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Publication numberUS6097401 A
Publication typeGrant
Application numberUS 08/984,183
Publication dateAug 1, 2000
Filing dateNov 26, 1997
Priority dateOct 31, 1995
Fee statusPaid
Also published asEP0772119A2, EP0772119A3
Publication number08984183, 984183, US 6097401 A, US 6097401A, US-A-6097401, US6097401 A, US6097401A
InventorsRichard Charles Andrew Owen, Karl Scott Mills, Bradley Andrew May, Lauren Emory Linstad
Original AssigneeCirrus Logic, Inc.
Export CitationBiBTeX, EndNote, RefMan
External Links: USPTO, USPTO Assignment, Espacenet
Integrated graphics processor having a block transfer engine for automatic graphic operations in a graphics system
US 6097401 A
Abstract
The present invention discloses methods and apparatus for implementing automatic graphics operations with selectable triggering mechanism. One mechanism is hardware related, using the vertical counter in the video control section of the graphics processor. The other mechanism is software related, using the host to directly command the graphics processor. The graphics operations are specified in the header file written by the host in the frame buffer memory. Several header files can be chained together to form a sequence of header files corresponding to very complex graphics operations. Automatic graphics operations, therefore, can be completed without further host intervention resulting in powerful graphics, video, and animation performance.
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Claims(32)
What is claimed is:
1. An integrated graphics system for performing a graphics operation automatically, comprising:
a graphics display monitor;
a host computer;
a frame buffer memory for coupling to said host computer to receive host instructions and images to be displayed on said graphics display monitor; and
an integrated graphics processor coupled to said graphics display monitor, said host computer and said frame buffer memory, said integrated graphics processor having:
video control circuitry to generate video control signals for control of the graphics display monitor;
a first triggering circuit for initiating a first graphics operation; and
a block transfer engine having a programmable register, coupled to said first triggering circuit, said block transfer engine for controlling transfers to and from said frame buffer memory, said block transfer engine also for executing said first graphics operation in response to said first triggering circuit, said block transfer engine for executing a type of graphics operation for said first graphics operation based on the content of said programmable register.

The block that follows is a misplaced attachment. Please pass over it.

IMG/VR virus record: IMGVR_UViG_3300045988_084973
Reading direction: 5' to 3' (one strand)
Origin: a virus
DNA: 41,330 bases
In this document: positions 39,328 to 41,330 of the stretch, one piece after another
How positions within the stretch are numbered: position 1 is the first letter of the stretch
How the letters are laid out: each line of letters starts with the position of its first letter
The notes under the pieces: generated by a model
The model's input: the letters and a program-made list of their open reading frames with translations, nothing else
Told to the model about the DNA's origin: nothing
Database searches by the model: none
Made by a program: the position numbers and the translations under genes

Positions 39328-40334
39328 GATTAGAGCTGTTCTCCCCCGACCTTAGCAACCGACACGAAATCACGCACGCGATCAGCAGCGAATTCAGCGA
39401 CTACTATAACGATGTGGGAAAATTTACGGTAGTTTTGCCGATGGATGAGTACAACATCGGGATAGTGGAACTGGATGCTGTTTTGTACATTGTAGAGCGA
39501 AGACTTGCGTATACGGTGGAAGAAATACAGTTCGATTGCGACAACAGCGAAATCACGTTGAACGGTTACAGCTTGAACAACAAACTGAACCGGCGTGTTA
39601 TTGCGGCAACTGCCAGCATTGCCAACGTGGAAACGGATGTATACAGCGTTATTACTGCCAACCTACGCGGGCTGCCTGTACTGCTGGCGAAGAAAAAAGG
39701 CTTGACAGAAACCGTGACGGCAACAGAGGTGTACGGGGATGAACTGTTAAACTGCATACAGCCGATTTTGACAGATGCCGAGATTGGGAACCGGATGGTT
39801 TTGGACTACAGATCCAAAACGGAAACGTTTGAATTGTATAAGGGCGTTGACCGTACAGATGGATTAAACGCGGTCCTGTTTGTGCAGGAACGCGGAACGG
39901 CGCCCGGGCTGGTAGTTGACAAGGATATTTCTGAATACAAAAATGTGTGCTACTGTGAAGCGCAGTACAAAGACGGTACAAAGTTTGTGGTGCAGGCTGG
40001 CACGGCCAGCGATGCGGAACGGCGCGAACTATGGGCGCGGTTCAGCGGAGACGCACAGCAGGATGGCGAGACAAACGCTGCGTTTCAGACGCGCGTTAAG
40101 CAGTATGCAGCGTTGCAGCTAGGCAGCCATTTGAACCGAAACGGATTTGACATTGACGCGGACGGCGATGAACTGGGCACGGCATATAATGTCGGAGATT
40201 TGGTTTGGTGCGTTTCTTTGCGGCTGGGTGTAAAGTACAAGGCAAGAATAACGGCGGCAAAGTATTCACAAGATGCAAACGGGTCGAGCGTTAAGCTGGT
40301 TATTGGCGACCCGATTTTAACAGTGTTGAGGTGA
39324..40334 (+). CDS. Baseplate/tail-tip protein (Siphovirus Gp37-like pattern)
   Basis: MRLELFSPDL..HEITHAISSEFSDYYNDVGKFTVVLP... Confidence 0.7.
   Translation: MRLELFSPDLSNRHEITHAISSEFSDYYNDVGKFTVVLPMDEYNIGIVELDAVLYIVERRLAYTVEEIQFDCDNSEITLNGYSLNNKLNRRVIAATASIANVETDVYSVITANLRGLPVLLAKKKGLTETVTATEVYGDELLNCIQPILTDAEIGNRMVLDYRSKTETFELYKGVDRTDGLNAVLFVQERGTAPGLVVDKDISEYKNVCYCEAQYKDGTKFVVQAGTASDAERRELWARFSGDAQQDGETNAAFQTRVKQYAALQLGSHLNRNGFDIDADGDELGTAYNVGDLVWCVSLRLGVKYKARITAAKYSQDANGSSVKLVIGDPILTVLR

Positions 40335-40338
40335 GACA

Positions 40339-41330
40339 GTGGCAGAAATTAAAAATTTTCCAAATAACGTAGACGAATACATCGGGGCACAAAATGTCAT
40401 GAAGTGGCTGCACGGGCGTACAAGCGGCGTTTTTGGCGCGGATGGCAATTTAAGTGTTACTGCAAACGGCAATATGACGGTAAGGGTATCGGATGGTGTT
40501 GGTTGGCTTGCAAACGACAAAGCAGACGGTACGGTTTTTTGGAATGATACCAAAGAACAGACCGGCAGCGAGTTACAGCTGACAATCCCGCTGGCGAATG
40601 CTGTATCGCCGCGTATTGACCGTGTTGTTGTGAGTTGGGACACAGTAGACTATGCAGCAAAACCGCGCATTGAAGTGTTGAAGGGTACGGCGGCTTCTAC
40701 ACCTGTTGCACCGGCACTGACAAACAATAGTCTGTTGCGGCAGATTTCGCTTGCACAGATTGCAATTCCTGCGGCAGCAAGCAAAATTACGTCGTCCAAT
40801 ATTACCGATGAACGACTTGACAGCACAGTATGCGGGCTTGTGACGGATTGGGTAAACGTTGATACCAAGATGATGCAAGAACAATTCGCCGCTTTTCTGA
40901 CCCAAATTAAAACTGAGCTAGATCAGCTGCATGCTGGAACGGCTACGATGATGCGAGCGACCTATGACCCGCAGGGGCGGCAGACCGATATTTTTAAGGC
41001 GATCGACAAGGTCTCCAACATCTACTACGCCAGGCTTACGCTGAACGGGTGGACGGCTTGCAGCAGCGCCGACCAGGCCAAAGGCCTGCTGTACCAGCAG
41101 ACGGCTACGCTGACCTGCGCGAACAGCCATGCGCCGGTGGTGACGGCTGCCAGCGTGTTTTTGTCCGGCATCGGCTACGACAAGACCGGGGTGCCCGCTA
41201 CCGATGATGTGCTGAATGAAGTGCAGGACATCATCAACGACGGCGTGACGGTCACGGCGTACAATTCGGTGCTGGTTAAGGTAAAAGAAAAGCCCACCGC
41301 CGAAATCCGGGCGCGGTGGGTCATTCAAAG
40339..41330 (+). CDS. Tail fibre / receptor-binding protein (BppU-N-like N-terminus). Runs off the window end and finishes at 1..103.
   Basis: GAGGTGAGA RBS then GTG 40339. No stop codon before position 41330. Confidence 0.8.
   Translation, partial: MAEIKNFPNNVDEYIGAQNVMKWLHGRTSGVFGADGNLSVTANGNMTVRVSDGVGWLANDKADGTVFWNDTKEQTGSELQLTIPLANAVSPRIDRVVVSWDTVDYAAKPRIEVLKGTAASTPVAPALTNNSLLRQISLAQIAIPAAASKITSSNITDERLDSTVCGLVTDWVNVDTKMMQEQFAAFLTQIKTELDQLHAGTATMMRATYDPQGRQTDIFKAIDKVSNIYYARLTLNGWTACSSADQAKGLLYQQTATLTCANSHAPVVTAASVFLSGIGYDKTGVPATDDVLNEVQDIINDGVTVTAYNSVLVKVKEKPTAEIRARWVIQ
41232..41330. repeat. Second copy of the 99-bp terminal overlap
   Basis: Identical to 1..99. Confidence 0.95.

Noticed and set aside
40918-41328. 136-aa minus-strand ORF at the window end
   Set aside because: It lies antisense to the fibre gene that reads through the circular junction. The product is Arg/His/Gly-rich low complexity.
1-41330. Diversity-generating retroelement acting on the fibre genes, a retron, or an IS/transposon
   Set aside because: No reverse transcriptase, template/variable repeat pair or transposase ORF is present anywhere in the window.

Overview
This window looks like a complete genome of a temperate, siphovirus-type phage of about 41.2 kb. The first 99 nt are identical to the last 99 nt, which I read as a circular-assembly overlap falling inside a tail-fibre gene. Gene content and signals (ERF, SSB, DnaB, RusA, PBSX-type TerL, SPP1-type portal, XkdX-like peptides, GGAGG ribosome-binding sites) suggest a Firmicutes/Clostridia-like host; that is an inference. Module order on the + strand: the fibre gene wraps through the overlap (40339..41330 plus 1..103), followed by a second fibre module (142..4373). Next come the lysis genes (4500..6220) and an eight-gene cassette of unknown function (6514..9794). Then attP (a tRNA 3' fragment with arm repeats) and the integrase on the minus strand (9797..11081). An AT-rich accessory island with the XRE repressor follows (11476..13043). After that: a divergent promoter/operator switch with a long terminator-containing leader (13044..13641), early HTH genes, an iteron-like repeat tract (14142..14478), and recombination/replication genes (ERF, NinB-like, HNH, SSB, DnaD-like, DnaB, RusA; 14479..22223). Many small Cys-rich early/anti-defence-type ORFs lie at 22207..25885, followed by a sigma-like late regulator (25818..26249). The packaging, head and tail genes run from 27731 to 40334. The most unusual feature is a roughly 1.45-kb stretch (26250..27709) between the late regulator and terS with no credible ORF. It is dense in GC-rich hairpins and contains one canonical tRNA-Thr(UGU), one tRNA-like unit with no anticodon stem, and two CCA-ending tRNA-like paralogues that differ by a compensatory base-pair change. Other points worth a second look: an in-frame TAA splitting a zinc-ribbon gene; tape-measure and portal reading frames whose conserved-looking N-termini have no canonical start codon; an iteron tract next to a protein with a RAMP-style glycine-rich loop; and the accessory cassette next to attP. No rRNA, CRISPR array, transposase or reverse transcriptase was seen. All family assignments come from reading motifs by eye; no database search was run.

2. A graphics system for performing a graphics operation automatically, comprising:
a host computer;
a frame buffer memory coupled to said host computer; and
a graphics processor coupled to said host computer and said frame buffer memory, said graphics processor having:
a first triggering circuit for initiating a first graphics operation;
a block transfer engine having a programmable register, coupled to said first triggering circuit, said block transfer engine for controlling transfers to and from said frame buffer memory, said block transfer engine also for executing said first graphics operation in response to said first triggering circuit, based on the content of said programmable register; and
a second triggering circuit coupled to said block transfer engine, for initiating a second graphics operation, said programmable register in said block transfer engine executing said second graphics operation in response to said second triggering circuit, based on the content of said programmable register.
3. The graphics system of claim 2, wherein said graphics processor comprises a plurality of said programmable registers for executing a plurality of graphics operations based on the contents of said programmable registers in response to said first or second triggering circuits.